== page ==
• Shortness of breath
      • Chest pain
      • Headaches
      • Stinging eyes
      • A runny nose
      • Asthma exacerbations

      If you have heart or lung disease, smoke might make your symptoms worse.

      People who have heart disease might experience—

      • Chest pain
      • Rapid heartbeat
      • Shortness of breath
      • Fatigue

      Know CPR

      Smoke may worsen symptoms for people who have pre-existing respiratory conditions, such as respiratory allergies, asthma, and chronic obstructive pulmonary disease (COPD), in the following ways:

      • Inability to breathe normally
      • Cough with or without mucus
      • Chest discomfort
      • Wheezing and shortness of breath

      When smoke levels are high enough, even healthy people may experience some of these symptoms.

      Know whether you are at risk

      If you have heart or lung disease, such as congestive heart failure, angina, COPD, emphysema, or asthma, you are at higher risk of having health problems than healthy people.

      Older adults are more likely to be affected by smoke, possibly because they are more likely to have heart or lung diseases than younger people.

      Children are more likely to be affected by health threats from smoke because their airways are still developing and because they breathe more air per pound of body weight than adults. Children also are more likely to be active outdoors.

      Protect yourself

      Photo of respirator mask.Limit your exposure to smoke. Following are ways to protect your health:

      Pay attention to local air quality reports. Listen and watch for news or health warnings about smoke. Find out if your community provides reports about the Environmental Protection Agency's Air Quality Index (AQI). Also pay attention to public health messages about taking additional safety measures.

      Refer to visibility guides if they are available. Not every community has a monitor that measures the amount of particles that are in the air. In the western part of the United States, some communities have guidelines to help people estimate AQI based on how far they can see.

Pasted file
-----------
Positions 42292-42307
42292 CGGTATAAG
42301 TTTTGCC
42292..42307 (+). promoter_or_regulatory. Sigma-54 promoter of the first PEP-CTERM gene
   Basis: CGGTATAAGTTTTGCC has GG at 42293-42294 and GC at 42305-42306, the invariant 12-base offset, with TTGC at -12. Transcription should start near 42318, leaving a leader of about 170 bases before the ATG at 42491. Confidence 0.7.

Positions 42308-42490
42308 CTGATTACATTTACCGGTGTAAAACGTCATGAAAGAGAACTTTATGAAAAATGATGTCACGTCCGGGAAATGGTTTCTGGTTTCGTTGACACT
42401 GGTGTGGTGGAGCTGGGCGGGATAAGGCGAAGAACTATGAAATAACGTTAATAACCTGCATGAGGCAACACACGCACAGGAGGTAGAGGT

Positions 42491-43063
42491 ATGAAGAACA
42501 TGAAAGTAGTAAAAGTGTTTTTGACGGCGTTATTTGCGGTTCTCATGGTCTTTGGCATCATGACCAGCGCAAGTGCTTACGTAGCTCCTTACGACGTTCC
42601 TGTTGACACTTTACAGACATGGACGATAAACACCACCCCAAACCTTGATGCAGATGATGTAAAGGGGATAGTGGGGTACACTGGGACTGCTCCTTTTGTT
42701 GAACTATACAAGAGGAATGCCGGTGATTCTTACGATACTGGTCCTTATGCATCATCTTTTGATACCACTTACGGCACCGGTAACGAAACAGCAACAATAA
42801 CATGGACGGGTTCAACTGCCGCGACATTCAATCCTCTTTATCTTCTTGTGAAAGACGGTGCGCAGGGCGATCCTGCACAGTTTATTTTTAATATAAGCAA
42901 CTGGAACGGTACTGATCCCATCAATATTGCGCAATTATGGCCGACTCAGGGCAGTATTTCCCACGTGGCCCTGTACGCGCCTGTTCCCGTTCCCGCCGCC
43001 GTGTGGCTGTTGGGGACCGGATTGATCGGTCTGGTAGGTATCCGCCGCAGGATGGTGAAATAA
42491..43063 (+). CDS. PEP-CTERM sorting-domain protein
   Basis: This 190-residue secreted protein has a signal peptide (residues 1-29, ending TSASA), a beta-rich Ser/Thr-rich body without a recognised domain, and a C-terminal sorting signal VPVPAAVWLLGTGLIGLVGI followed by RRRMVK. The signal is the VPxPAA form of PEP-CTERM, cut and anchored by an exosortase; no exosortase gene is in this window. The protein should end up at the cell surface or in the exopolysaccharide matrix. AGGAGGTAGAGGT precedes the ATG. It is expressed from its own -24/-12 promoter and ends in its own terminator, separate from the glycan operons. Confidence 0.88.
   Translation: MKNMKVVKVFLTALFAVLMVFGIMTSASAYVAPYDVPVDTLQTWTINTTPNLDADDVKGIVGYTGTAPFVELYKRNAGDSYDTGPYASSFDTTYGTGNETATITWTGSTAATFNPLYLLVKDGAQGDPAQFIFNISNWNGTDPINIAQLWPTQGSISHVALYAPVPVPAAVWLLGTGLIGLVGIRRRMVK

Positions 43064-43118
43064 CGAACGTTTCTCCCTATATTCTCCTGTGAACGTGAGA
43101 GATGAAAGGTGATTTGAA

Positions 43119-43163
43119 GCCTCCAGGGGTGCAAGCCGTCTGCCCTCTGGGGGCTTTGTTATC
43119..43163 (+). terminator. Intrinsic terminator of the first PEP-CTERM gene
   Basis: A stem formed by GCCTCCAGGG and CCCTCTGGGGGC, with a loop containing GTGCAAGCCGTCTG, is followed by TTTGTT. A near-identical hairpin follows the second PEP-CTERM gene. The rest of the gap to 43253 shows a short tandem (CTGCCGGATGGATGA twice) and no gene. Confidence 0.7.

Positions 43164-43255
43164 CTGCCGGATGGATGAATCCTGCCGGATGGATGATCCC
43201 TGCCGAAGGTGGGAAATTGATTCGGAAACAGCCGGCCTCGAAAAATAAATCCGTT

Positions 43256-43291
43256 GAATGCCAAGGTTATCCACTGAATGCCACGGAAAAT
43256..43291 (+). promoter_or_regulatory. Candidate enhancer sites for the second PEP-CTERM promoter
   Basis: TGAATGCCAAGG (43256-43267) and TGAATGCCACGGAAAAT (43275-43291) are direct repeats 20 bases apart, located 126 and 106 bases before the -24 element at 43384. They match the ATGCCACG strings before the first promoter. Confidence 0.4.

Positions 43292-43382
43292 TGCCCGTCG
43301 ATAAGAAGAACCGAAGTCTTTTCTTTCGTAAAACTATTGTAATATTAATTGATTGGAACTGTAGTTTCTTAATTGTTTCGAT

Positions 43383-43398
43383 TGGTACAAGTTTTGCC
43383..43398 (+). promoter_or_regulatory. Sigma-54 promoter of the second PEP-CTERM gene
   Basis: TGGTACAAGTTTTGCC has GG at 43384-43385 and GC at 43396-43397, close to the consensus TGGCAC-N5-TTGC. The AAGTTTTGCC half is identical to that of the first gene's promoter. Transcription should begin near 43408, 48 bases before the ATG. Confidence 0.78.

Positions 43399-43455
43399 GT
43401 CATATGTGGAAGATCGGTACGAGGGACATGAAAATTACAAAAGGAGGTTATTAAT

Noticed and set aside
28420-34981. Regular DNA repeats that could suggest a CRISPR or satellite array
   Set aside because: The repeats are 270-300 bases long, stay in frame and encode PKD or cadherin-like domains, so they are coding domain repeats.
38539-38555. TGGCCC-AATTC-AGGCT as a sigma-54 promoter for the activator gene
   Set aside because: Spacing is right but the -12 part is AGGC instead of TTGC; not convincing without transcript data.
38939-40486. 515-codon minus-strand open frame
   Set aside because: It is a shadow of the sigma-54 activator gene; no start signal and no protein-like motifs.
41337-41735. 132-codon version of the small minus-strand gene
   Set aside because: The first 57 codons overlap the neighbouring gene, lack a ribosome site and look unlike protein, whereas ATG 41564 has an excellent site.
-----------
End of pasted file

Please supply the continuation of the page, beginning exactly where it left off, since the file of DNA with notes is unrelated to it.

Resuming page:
If you are advised to stay indoors, keep indoor air as clean as possible. Keep windows and doors closed unless it is extremely hot outside. Run an air conditioner if you have one, but keep the fresh-air intake closed and the filter clean to prevent outdoor smoke from getting inside. If you do not have an air conditioner and it is too warm to stay inside with the windows closed, seek shelter elsewhere.

      Do not add to indoor pollution. When smoke levels are high, do not use anything that burns, such as candles, fireplaces, or gas stoves. Do not vacuum, because vacuuming stirs up particles already inside your home. Do not smoke, because smoking puts even more pollution into the air.

      Follow your doctor's advice about medicines and about your respiratory management plan if you have asthma or another lung disease, Call your doctor if your symptoms worsen.

      Do not rely on dust masks for protection. Paper "comfort" or "dust" masks commonly found at hardware stores are designed to trap large particles, such as sawdust. These masks will not protect your lungs from smoke. An “N95” mask, properly worn, will offer some protection. For more information about effective masks, see the Respirator Fact Sheet provided by CDC’s National Institute for Occupational Safety and Health.

      See N95 Masks & Respiratory Protection

      Safe evacuation

      As you evacuate and then return home, be cautious and take the same safety measures you would when there is no emergency: buckle up and do not drink and drive. See CDC’s Impaired Driving and Seat Belts fact sheets for more information on these hazards.

      Also, make sure that children are properly buckled up and in the rear seat. See CDC’s Child Passenger Safety fact sheet for more information.

      Power outages

      Power outages can be more than an inconvenience. See What You Need to Know When the Power Goes Out  for more information about carbon monoxide poisoning, food safety, safe drinking water, power line hazards and more. See Blackout Emergency Kits

      See "Be Ready for Wildfires!"

    • Be ready for Wildfires!

      Are you ready for Wildfire and Evacuation?

      Windows/Vents - Close all windows, doors, vents, blinds before evacuating.
      Flame/Smoke - Smoke from wildfires is a mixture of gases and fine particles. Smoke can hurt your eyes, irritate your respiratory system, and worsen chronic heart and lung  diseases.
      Listen and watch for air quality reports and health warnings about smoke. You can suffer from smoke even if you are not in the direct path of the wildfire.
      Radio - Stay tuned to local radio or television station for information and instructions from local officials.
      IF ADVISED TO EVACUATE DO SO IMMEDIATELY
      Escape Route - Have several planned escape routes away from your home--by car or foot.
      Smoke Detector - Install a dual-sensor smoke alarm on each level of your home. Test
      monthly and change the batteries at least once each year
      Go-Kit - Have a disaster supply kit ready to take with you.
      Be Ready for Wildfires! Click to download full size .pdf file Be Ready for Wildfires! Click to download full size .pdf file